MEP accuses the EU of 'gesture politics' on welfare of animals in transit
12th December 2012
During a debate in the European Parliament (11.12.12) in Strasbourg, on the protection of animals during transport, Stuart Agnew MEP, the UKIP agriculture spokesman, has accused the EU of 'gesture politics' and called for existing legislation to be more widely enforced rather than new regulations being imposed on British farmers.
Mr Agnew said: "We already have adequate legislation on animal welfare. What's missing is enforcement of current rules. In the UK, we have two inspection bodies; the RSPCA and Trading Standards. They will frequently be present at markets and abattoirs where lorries full of livestock are being unloaded." He went to describe the stringent inspections that would be carried out by these organisations.
"These people will prosecute if they are not happy with what they find. I object, in the strongest possible terms to politicians from countries where they engage in things like bull baiting, lecturing me and other farmers on how to transport our livestock."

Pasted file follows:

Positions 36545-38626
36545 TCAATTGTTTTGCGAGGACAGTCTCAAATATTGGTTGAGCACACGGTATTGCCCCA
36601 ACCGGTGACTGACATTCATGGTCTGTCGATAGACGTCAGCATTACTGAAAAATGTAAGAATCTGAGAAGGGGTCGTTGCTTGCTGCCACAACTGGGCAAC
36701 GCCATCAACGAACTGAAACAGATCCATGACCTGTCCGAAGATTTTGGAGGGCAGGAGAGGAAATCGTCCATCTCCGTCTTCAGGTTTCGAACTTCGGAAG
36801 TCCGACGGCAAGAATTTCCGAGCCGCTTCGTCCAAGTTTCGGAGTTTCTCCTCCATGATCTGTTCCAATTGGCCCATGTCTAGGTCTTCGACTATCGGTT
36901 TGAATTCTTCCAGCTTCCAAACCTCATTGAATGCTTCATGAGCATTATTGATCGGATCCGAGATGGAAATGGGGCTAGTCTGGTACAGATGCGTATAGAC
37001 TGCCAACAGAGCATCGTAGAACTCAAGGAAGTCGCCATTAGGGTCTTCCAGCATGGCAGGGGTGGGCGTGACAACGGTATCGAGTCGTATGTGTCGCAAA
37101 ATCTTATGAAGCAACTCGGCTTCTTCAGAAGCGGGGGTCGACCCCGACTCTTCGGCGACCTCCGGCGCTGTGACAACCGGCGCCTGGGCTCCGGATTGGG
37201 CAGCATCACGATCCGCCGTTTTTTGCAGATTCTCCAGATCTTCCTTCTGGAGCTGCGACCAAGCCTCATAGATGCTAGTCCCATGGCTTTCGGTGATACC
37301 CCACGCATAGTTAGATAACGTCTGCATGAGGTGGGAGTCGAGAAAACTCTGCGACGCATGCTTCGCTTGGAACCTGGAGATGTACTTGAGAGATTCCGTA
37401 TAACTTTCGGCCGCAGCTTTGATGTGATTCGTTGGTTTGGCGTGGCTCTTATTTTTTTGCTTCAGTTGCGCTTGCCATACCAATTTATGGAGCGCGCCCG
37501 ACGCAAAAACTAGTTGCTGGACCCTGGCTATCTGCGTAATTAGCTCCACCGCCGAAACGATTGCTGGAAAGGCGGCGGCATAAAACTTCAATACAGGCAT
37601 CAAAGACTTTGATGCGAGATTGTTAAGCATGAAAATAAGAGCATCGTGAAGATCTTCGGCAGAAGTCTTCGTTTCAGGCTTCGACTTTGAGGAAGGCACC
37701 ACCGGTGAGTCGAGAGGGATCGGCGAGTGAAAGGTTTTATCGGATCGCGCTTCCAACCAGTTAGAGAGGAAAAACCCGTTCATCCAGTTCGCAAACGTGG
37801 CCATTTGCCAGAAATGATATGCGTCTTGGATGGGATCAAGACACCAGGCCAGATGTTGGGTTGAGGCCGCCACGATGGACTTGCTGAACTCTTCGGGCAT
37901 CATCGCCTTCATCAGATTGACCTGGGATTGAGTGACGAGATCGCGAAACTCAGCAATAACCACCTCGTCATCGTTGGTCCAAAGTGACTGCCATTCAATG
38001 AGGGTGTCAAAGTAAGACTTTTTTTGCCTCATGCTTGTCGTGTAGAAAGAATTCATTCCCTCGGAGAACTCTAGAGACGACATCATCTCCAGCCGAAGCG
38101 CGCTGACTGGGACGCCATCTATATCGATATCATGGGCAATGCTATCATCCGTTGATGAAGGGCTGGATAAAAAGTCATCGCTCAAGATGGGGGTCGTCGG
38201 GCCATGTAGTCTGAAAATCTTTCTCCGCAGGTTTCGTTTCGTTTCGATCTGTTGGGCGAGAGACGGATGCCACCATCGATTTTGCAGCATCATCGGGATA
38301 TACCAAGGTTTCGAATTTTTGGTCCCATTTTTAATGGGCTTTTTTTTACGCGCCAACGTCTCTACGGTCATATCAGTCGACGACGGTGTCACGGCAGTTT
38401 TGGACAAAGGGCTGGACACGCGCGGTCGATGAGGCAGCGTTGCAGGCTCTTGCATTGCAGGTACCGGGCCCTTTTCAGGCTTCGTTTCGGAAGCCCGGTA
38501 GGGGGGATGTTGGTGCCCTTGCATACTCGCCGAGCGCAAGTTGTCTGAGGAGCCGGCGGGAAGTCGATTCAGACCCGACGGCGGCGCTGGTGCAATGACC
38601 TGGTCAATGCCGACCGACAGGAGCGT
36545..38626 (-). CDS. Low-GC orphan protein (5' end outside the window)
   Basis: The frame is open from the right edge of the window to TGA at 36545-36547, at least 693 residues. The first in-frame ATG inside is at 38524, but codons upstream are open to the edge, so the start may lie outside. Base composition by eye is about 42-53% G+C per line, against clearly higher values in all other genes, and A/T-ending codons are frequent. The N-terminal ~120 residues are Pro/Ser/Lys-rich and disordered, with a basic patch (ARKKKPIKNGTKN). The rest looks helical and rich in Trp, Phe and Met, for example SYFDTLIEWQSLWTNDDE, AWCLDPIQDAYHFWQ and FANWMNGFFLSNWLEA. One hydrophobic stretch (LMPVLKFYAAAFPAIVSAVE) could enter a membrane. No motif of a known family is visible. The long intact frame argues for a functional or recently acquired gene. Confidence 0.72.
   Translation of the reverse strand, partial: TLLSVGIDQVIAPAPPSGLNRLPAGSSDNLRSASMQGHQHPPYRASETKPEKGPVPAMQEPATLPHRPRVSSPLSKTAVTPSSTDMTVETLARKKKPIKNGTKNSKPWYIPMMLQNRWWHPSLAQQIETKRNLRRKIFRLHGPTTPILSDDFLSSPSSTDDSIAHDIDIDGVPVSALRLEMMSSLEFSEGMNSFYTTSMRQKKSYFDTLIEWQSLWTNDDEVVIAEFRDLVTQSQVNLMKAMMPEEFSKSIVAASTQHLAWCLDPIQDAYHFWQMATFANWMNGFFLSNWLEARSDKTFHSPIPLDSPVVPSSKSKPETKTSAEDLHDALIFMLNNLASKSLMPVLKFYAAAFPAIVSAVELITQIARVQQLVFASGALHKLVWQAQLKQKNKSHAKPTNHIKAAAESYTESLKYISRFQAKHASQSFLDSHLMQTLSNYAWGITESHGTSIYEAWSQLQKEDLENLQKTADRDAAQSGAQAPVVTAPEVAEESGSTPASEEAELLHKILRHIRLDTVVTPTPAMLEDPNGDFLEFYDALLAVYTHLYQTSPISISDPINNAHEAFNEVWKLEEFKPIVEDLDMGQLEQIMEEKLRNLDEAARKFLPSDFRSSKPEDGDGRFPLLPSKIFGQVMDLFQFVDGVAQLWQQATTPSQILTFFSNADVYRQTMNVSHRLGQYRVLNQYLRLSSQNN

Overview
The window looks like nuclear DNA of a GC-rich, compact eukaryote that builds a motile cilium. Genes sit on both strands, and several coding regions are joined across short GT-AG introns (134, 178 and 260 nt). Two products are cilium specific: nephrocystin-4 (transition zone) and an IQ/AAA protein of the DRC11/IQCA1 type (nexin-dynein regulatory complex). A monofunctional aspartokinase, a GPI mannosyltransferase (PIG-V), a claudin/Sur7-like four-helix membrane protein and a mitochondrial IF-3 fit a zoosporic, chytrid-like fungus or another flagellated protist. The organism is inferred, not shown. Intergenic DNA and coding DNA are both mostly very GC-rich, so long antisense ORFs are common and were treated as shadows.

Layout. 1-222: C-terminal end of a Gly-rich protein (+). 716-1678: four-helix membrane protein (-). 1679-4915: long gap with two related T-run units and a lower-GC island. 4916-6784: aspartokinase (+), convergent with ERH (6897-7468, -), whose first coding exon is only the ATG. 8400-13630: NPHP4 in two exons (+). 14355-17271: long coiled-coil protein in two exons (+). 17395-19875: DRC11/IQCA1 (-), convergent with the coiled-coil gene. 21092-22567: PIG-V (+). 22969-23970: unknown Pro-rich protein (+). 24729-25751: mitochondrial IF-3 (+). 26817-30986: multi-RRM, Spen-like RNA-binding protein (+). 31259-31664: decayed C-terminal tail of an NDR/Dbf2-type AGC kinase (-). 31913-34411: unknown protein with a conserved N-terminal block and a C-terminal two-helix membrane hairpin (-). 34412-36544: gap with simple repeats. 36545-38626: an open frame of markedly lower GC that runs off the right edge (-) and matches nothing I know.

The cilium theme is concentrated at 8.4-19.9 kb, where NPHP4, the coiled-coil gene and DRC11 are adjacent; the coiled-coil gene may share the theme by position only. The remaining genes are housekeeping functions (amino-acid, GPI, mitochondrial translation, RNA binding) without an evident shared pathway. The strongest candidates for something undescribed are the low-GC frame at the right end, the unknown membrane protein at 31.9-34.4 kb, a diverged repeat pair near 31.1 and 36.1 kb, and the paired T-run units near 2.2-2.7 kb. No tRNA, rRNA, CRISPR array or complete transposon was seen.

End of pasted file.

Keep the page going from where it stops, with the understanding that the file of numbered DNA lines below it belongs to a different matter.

Mr Agnew was particularly scathing about plans to introduce a maximum journey time of eight hours. "There is nothing scientific about eight hours. It is merely a random figure. It is gesture politics."
To view the full speech, go to: http://www.ukipmeps.org/articles_530_Enforcing-current-rules-on-animal-welfare---Stuart-Agnew.html.
Stuart Agnew MEP is a member of the National Farmers Union and served as their Norfolk County Chairman in 1998. He was also the Norfolk Delegate to the NFU HQ Council from 2000 to 2009, when he relinquished the position on being elected to the European Parliament. He is a member of the Parliament's Agriculture & Rural Development Committee. He farms in Norfolk (free range eggs, sheep and 400 acres of arable land).